Go to Traffic Management > DNS > Name Servers and click Add. Enter an IP address on the netscaler (the public IP of the device will serve, you don't have to have an additional IP for this one) click local, and leave the protocol as UDP. Click create and close. You should see the effective state as enabled and up.
Go to System > Network > IPs and open the GSLB IP address. make sure that management is selected for both machines.
Now, on both servers, go back to Traffic Management > GSLB and go through the wizard again. This time. click next, and select Modify Configuration for Existing Domains. Select the hostname from the list and then hit next, and next again. In the site address field, put in the site IP address of the other netscaler and give it the other netscaler's site name and click add. The site will be populated (along as "remote") with an option to click the green plus sign again. Click the remote site plus sign to add another site. Enter the VServer service IP (the one for the load balanced servers, not the GSLB site IP) and the port, click create and close, next, and finish then exit.
If everything has been working up to this point, and both servers are configured, everything should be green in GSLB Virtual Servers, Services and Sites. You will notice that there are now two entries in GSLB services on both machines if they are properly synchronized. At this point, the servers are now communicating between each other.
Now, you have to configure DNS.
In our example gslb.tsstesting.com one would have to create NS records and glue records in the tsstesting.com zone:
gslb.tsstesting.com. IN NS NS1.gslb.tsstesting.com
gslb.tsstesting.com. IN NS NS2.gslb.tsstesting.com
NS1.gslb.tsstesting.com. IN A 10.54.0.141 ; nameserver IP of first netscaler
NS2.gslb.tsstesting.com. IN A 172.16.1.101 ; nameserver IP of second netscaler
www.tsstesting.com. IN CNAME gslb.tsstesting.com ; alias to the GSLB object on the NetScaler appliance
Remember, you can only use CNAMEs with hostnames, not the root of the domain.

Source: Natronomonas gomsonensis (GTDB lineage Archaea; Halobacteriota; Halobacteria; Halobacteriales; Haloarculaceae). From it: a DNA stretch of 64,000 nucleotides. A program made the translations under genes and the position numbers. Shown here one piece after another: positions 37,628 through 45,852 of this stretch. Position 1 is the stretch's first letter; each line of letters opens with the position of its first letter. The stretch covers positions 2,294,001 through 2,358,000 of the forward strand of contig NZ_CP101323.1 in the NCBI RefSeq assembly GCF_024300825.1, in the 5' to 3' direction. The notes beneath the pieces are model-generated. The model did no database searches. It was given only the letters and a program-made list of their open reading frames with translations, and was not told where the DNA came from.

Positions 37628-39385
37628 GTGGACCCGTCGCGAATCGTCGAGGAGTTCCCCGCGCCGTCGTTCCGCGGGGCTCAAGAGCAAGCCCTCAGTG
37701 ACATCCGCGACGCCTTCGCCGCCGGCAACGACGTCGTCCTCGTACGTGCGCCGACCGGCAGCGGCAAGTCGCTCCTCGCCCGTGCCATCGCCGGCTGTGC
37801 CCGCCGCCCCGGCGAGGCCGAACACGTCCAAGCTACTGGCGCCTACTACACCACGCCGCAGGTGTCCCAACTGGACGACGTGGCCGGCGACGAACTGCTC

What this configuration does is set the nameservers for requests for gslb.tsstesting.com to the netscaler IPs you configured DNS on. The CNAME record translates the www.tsstesting.com to a request for gslb.tsstesting.com. Any requests for www.tsstesting.com then go to the Netscaler to be resolved, and will return an A record based on the load balancing method you configured.
For more information on Netscaler global load balancing, visit:
Delegating hostnames and subdomains to a Netscaler: http://support.citrix.com/article/CTX110488
Configuring the Netscaler for global load balancing: http://support.citrix.com/article/CTX110348
Information on the MEP protocol and site monitoring: http://support.citrix.com/article/CTX111081
There are other products can can offer a similar functionality to spread out traffic on a geographical basis:
Content distribution networks allow you to upload or provide an origin server to geographically dispersed cache servers, which then provide the content to the requesting client. CDNs work best with static, bulk content, such as images, videos, and other content that doesn't change over time.
For more details on CDN: http://knowledgelayer.softlayer.com/faqs/213
Softlayer's ObjectStorage can be configured to use multiple geographic locations in our various datacenters to provide content. A geographically aware application can perform location lookups on the client request and return a URL to ObjectStorage that is close to the client. ObjectStorage also comes with a CDN front end, if needed, to provide additional caching services as noted above.
For more information and an introduction to Object Storage: http://knowledgelayer.softlayer.com/learning/introduction-object-storage